• Capsaicin is often added to over-the-counter creams and ointments and may help reduce the pain, inflammation, redness and scaling associated with psoriasis. It may cause a burning sensation on the skin.
  • Dead Sea salts or Epsom salts added to a warm (not hot) bath soak for 15 minutes may help remove scales and ease itching. Apply moisturizer immediately following the bath.
  • Oats are used to sooth skin, and applying an oat paste or taking a bath in oats may help relieve itchy skin and reduce redness.
  • Tea tree oil is believed to have antiseptic qualities and using shampoos with tea tree oil may help relieve scalp psoriasis symptoms. Use caution as many people have allergies to tea tree oil.
  • Turmeric is believed to have anti-inflammatory and antioxidant properties, and some patients find it helpful in minimizing psoriasis and psoriatic arthritis flares.
  • Mahonia Aquifolium (Oregon Grape) cream is effective in treating mild to moderate psoriasis. Mahonia is in a drug class called alkaloids, so should only be used under physician supervision.

Many people with psoriasis and psoriatic arthritis take vitamins and supplements. Before taking any nutritional supplement, talk to your doctor to make sure they don't interact with any medications you take. Some supplements people with psoriasis may find helpful include:

Stress Reduction

Stress is known to be a trigger for flares of psoriasis. There are numerous ways to reduce stress that may help reduce the frequency or severity of psoriasis symptoms.

  • Mediation – this can help calm you, and relieve anxiety.
  • Exercise – produces endorphins, which improve mood and energy.
  • Therapy – talking to a therapist who specializes in stress management can
  • Support groups – connecting with others who have the same issues can help you feel supported and not alone.
  • Yoga – combines breathing, stretching, and strengthening to control stress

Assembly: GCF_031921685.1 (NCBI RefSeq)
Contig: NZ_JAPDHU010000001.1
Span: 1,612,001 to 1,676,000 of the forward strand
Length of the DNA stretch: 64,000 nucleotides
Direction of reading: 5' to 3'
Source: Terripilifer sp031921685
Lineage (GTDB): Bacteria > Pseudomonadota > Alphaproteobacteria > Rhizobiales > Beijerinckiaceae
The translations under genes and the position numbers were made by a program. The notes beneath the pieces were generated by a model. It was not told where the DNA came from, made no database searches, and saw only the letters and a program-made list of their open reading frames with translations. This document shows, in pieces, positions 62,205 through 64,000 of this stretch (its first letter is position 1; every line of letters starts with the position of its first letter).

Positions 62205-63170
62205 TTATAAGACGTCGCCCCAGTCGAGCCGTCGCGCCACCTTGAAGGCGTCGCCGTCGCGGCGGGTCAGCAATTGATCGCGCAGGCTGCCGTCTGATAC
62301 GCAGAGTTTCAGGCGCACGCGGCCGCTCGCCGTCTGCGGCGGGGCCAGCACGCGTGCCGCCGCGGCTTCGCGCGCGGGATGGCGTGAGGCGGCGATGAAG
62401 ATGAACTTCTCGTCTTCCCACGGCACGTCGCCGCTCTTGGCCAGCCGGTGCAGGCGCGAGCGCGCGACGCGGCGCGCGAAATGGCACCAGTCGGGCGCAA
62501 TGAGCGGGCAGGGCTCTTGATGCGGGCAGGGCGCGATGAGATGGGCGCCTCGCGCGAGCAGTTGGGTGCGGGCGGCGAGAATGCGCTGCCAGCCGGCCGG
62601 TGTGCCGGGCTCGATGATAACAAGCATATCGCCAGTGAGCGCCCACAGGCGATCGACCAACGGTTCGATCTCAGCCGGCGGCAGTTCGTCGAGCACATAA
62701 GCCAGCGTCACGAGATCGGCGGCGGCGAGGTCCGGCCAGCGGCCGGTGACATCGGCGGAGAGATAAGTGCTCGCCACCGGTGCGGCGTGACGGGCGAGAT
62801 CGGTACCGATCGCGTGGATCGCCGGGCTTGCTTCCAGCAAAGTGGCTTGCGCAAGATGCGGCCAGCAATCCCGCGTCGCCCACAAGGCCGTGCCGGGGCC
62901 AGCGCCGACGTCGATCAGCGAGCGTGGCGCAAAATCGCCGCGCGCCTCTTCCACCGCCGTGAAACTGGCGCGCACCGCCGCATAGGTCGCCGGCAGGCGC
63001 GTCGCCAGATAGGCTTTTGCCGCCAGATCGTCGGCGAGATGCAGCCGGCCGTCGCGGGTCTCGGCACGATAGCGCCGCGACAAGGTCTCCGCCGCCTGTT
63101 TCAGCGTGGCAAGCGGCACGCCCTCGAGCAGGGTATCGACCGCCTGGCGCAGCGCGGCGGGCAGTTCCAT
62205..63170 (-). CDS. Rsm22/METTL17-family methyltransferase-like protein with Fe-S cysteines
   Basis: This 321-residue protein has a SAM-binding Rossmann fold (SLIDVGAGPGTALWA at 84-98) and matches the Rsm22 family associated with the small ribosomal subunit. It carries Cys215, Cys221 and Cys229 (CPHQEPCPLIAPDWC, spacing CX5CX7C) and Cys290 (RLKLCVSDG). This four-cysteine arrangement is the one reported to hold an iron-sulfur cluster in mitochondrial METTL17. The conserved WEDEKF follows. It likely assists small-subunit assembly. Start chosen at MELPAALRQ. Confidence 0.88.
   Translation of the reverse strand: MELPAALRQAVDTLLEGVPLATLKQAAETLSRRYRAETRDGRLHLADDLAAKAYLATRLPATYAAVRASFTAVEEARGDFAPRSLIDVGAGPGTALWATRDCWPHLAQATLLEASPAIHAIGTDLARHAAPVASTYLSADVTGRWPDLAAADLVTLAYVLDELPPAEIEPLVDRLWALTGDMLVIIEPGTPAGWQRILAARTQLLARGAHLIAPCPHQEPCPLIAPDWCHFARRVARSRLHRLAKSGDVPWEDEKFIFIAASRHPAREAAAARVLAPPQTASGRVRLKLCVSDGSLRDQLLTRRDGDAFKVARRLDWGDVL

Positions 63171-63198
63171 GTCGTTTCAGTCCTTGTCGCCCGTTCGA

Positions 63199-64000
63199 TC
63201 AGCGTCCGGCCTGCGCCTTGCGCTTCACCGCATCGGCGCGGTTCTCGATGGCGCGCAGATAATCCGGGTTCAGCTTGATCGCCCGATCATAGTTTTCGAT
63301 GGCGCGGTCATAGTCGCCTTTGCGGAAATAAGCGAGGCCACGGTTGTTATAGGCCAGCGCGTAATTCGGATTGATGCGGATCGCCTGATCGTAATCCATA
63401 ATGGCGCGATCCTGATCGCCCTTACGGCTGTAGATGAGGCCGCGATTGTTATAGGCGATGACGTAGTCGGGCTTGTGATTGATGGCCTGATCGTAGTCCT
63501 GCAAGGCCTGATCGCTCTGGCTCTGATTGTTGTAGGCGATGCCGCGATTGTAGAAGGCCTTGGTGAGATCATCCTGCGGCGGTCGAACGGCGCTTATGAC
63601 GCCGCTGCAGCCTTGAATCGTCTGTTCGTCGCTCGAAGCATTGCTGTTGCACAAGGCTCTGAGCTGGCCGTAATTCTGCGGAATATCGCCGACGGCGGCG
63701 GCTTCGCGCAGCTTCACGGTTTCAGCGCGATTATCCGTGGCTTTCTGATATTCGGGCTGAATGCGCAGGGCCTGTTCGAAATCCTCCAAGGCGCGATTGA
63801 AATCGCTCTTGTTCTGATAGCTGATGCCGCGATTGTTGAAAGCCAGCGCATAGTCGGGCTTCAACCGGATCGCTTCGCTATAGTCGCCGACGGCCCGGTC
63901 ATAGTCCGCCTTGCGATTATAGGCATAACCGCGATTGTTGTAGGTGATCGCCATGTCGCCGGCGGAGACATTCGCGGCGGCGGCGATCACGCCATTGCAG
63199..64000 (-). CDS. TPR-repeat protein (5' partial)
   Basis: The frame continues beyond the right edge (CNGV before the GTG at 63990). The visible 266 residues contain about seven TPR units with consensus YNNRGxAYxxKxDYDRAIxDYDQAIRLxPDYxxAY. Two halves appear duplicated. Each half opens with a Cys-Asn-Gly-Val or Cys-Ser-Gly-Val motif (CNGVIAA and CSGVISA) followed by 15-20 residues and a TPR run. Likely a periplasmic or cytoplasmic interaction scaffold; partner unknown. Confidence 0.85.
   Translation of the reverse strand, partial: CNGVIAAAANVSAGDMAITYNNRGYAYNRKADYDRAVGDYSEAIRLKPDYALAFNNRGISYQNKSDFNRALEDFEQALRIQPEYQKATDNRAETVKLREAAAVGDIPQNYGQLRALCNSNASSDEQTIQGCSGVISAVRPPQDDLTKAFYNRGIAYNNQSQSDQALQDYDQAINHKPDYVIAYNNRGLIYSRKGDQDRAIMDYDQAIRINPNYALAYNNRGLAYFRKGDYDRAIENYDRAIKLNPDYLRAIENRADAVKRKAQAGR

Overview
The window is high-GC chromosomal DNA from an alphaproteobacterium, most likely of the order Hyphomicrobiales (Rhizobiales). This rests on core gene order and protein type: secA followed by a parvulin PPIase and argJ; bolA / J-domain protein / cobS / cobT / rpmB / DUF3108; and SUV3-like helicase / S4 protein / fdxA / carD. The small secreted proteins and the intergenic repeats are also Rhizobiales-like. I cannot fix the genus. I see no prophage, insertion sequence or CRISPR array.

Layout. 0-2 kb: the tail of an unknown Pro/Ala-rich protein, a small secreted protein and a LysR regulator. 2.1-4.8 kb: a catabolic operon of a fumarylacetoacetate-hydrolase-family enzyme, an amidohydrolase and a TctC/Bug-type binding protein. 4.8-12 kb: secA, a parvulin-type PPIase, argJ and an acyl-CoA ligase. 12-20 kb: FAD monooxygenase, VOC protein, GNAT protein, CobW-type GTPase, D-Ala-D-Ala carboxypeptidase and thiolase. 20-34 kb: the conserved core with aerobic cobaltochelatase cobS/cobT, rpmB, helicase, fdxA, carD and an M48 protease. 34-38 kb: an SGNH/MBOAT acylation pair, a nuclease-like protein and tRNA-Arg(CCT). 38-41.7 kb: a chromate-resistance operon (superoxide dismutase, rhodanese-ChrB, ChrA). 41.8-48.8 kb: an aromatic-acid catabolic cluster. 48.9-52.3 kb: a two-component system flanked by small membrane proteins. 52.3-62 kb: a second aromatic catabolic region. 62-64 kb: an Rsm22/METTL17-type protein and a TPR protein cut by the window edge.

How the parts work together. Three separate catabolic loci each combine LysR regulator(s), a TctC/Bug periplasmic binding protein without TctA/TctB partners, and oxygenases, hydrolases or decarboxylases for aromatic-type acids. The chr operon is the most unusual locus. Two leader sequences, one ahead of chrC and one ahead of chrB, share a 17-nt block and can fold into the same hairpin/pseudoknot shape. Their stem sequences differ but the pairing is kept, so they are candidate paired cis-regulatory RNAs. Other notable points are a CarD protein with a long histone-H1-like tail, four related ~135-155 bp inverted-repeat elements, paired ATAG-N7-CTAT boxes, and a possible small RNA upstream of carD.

• Tai chi – similar to yoga, bit with more movement and less focus on breath – can help with psoriatic arthritis
  • Acupuncture – uses hair-thin needles and may help with pain relief
  • Aromatherapy – pleasant smells can enhance mood and relieve stress

QUESTION

Psoriasis causes the top layer of skin cells to become inflamed and grow too quickly and flake off. See Answer

Psoriasis Medications and Treatments

Topical medication such as lotions, foams, creams, ointments, gels, and shampoos applied directly to the skin is usually the first-line treatment for psoriasis. When psoriasis is more widespread and covers more than 10% of the body surface, topical medications alone may not be as practical.

Medical Treatment – Phototherapy (Light Therapy)

Phototherapy, also called light therapy, exposes the skin to therapeutic doses of ultraviolet light (UVL) under medical supervision to control psoriatic skin lesions. A drawback of UVL treatments is that like all ultraviolet skin exposure it can lead to skin cancer. There are several types of phototherapy used to treat psoriasis:

  • Ultraviolet B (UVB) radiation: used in patients with extensive disease, alone or in combination with topical tar.
  • Narrow band UVB: an alternative to broadband, helps with plaque psoriasis